Thursday, June 5, 2014

A Guide to Recognizing Your Saints

I’m pushing through once more, trying to stay positive about the project. I’ll be honest, it’s harder than I would like right now to read and post, and it’s making me nervous that I’m not going to get to where I want to go. I’m appreciating my promotion at work and my new gig…but I’m busy, and stressed, and between that and trying to stay dedicated to nutrition and exercise, it’s hard to find the time for anything else.

But I found the time for this entry, so I’ll pat myself on the back for that. Two entries in two days is a major win for me, and I’m hoping that realizing I can be semi-prolific while still busy with all those other things will push me over the edge toward progress.

With that in mind, the 21st book of Project 84 is:

A Guide to Recognizing
Your Saints

A Guide to Recognizing Your Saints: A Memoir
by Dito Montiel

This book had been on my shelf forever, and I couldn’t remember what had possessed me to purchase it in the first place. Then I saw Channing Tatum on the cover, and it became a bit more clear ;). When I bought it, I had planned to read this book and then see the movie…but I did neither. So I figured I could at least get step one completed.

I’m not sure that finishing this book pushed me to see the movie.

The book is a memoir (and I do love memoirs) in the form of short stories. Because of the format, the narrative is a bit choppy. The short stories go back and forth between present day, childhood flashbacks, adolescent flashbacks, young adulthood...but it’s ultimately the story of Dito, a writer and musician, who grew up in Queens.

During his childhood, Dito was involved with a pretty rough crowd. We learn the stories of many of them – most notably Antonio, another boy from the neighborhood, a sort of older brother to Dito. During a street fight, Antonio kills someone, and his story seems to guide much of Dito’s life. As he grows up up, Dito becomes involved with a semi-successful band – Gutterboy – who receive a giant advance of a million dollars, and are, subsequently, dropped from their label after an unsuccessful debut.

Dito guides us through his life experiences – from modeling in New York, to writing with Alan Ginsburg, to aimlessly wandering around California with a girlfriend who fell from his life.

The book is…poetic. But I’m not sure that makes it good, persay. There were stories in this book that I found so compelling I couldn’t put the book down. And there were others I found almost absurdist and strange, and hard to wrap my head around.

I think the main problem with this book – and this may have been more my problem than that of the author – was that I found it tough to relate to Dito’s life experiences. Obviously, with memoirs, I’m usually reading about events that I didn’t experience. But I didn’t need to go to jail to feel Piper’s plight in Orange is the New Black. I didn’t need to “lose my mind” to identify with Susannah in Brain on Fire. I was able to put myself in their shoes, I was able to identify with them because I could imagine how I would react in a situation like that. I could feel for what they were going through.

With Dito’s stories, I had issues relating. It wasn’t that I’ve never been in the situations he experienced, it’s that I never would be in those situations. I wouldn’t put myself there. The things that he recalled as exciting, I saw as reckless and, for lack of a better word, stupid. The things that he seemed to accept as fact, I saw as absurd.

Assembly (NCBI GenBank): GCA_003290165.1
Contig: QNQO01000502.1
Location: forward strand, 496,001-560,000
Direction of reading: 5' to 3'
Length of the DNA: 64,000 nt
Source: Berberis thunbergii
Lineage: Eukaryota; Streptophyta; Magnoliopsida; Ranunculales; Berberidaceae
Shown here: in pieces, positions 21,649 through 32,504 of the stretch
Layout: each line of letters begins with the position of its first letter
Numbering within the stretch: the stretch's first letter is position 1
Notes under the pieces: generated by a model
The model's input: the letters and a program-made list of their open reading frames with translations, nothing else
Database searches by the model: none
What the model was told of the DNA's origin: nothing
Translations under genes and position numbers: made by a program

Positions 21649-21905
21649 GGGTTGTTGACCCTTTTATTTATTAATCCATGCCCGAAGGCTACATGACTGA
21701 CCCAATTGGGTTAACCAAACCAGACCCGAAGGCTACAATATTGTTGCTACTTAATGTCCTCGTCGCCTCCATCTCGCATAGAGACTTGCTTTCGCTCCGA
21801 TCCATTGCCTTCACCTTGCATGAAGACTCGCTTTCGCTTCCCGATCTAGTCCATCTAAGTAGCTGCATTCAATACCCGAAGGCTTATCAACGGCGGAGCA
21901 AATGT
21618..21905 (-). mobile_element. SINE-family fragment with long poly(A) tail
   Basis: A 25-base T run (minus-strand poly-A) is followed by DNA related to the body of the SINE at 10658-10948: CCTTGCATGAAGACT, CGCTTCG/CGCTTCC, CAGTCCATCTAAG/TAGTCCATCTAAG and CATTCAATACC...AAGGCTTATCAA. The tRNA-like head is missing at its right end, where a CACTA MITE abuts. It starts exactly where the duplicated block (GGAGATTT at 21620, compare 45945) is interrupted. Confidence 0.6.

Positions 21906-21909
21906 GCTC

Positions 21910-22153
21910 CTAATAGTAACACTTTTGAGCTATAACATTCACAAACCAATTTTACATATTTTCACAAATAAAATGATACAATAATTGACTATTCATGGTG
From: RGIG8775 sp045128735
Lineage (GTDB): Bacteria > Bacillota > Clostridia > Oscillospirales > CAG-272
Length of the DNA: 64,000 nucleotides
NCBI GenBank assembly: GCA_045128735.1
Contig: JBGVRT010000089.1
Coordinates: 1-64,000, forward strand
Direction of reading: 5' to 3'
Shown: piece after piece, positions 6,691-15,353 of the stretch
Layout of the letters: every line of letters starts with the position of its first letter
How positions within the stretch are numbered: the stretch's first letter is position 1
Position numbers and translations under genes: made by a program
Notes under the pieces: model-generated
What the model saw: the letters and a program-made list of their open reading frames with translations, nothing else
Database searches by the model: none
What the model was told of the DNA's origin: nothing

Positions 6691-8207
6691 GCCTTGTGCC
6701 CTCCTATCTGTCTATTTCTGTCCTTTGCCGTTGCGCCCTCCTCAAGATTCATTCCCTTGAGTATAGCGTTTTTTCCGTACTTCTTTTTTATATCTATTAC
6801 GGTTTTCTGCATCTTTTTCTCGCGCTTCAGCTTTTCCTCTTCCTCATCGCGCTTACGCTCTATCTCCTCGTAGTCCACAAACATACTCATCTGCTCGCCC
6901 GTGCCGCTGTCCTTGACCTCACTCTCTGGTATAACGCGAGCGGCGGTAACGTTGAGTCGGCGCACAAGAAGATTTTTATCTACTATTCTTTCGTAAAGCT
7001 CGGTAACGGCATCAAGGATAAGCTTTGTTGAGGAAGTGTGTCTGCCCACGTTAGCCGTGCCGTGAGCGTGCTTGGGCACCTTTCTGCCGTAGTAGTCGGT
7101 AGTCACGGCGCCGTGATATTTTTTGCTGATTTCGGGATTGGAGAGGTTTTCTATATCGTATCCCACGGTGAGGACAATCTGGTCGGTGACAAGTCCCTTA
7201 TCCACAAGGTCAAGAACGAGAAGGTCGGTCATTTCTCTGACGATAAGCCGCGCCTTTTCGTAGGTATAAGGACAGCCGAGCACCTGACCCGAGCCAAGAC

There’s a point early in the book where he talks about Antonio’s manslaughter charge, and he says this about his sentencing:
“Caught, a disgrace, and erased from everyone’s thoughts for the very same crime that every single one of us was guilty of. I couldn’t understand it.” – page 15
I think that passage is really telling about why I found it so hard to identify to this book. I haven’t been there, I wouldn’t be there. I would never have been guilty of beating a guy to death, no matter what happened. Even if put in that situation where a close friend did such a thing, that would not be how I rationalized it. I do feel for Antonio – he lived a tough life, he was raised tough, and he got into trouble because of it – but he did something for which he should be punished, and it isn’t something that everyone experiences.

Ultimately, I think Dito is a great writer. There’s one story where he talks about “perfect moments” that almost brought me to tears. But, much like Was, I don’t think great writing is enough. Memoirs – no matter how well-written – only work if I am able to identify with the subject. Try as I might, I just couldn’t put myself in Dito’s shoes.

I’m not sure if I would recommend this book. The truth is, I didn’t enjoy it, but that may have been more of my own problem than the problem of the book itself. I think there would be (and are, I’ve seen them!) people who would enjoy this book, so if it sounds appealing to you – give it a try! It’s a quick read, even if you don’t respond to it.


For some reason, this was one of the easiest entries I’ve written so far. Maybe I just knew exactly how I felt about this book, so it wasn’t hard to articulate, but this one seemed to fly out of my fingers. Here’s to more of them being that easy!

Like I said in the last entry, expect a barrage of posts coming within the next few weeks as I try to catch up. I’m sure there will be a lull again, so if you decide you want to wait to read some of these, I wouldn’t blame you. But 21 posts are written, I’ve read 28 books, and I’m close to being finished with a few more. I know I can do this.

Next Review: Invisible by Paul Auster (Expected Posting Date: Friday, June 6th)

**All quotes and annotations refer to this version of A Guide to Recognizing Your Saints, published by Da Capo Press in 2003**

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